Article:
A Path to Farm Community

The Cornell Small Farms Program’s “Reconnecting with Purpose – A Renewal Experience for NY Farm and Food System Educators and Change Makers” fosters a welcoming and trustworthy space for participants to explore challenges, to “live their questions,” and to uncover a sense of clarity and direction in their work and lives.

“One of the hardest things we must do sometimes is to be present to another person’s pain without trying to “fix” it, to simply stand respectfully at the edge of that person’s mystery” – Parker Palmer 

There are so many articles and videos emerging right now bringing attention to how taxing the work of farming in these times can be to farmers’ minds, bodies and spirits.  We know that the challenges are not just in the hard physical work, the constant adaptation to extreme erratic weather, the breadth and depth of skills required, and the often elusive profit margin.  We know that farmers, like all of us, need time and strength to focus on tension in relationships, wellness and health, healing from trauma and a sense of belonging, connection and community.  

Those who are helpers and supporters of farmers (sometimes called service providers) are seeking ways to alleviate the isolation and distress farmers face. Some are designing mental health curriculum and offering trainings.  Others are producing videos and resources. And yet these service providers who are incorporating farmer mental health programs have their own challenges to contend with: an endless to-do list, a treadmill of email correspondence to stay ahead of, funding shortages, required trainings, organizational upheaval, and staff turn-over among others.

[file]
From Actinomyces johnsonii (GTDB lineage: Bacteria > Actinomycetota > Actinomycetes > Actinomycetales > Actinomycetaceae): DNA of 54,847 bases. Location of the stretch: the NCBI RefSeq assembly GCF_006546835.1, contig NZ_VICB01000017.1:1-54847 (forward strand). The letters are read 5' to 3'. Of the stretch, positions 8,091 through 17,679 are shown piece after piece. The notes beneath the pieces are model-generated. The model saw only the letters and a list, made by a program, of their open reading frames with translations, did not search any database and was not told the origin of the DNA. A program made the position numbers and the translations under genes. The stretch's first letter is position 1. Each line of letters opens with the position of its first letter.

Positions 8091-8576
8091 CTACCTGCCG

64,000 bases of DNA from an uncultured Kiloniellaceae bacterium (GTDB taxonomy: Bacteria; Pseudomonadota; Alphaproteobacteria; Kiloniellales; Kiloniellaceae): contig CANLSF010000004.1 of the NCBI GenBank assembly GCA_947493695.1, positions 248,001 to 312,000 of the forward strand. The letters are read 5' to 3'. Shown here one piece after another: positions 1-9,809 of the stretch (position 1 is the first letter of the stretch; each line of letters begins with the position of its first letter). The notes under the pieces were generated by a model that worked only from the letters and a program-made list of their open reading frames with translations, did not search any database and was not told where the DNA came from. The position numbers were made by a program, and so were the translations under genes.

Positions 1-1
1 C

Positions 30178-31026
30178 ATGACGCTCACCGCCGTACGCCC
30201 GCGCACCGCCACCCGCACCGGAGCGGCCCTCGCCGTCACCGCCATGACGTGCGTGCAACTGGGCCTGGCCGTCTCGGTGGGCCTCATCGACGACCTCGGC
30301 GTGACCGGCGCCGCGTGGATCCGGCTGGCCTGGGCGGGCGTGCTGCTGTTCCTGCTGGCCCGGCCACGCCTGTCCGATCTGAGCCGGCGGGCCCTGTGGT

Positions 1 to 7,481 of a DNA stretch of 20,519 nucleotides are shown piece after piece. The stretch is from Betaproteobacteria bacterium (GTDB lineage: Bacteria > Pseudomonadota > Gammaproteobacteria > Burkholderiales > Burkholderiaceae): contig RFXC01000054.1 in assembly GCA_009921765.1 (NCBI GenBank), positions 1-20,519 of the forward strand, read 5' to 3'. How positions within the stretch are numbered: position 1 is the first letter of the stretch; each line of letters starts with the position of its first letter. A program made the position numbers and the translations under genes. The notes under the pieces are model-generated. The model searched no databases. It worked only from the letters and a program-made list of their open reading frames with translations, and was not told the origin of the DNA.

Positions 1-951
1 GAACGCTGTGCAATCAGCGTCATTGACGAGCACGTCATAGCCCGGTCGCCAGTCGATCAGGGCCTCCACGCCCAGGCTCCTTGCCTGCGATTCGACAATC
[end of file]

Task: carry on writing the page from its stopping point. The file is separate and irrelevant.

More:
So what can we do when it seems neither farmers nor supporters can add one more ‘thing’ onto their plates, yet nearly everyone is stressed out, disconnected, fatigued or depressed? 

That is where our program “Reconnecting with Purpose: Renewal for Agricultural Educators and Changemakers” seeks to help.  In this

SFQ farm community rwp cloud

Participants describe the greatest impact of the program in one word. Violet Stone / Cornell Small Farms Program

program, our participants – a mix of educators, change-makers, land stewards, farmers and activists in the farm and food system – convene in a retreat space where we begin by settling into a long, slow, luxurious stillness.  Once centered and grounded, we as facilitators begin by inviting the group into a carefully curated journey of themes and reflections.  For some, this means naming barriers and burdens, and letting go of them or finding ways around them.  For others, it means rediscovering and reclaiming birth gifts and strengths that are life-giving. For everyone, it means leaning in to our inherent human capacity to deeply listen, receive and support one another.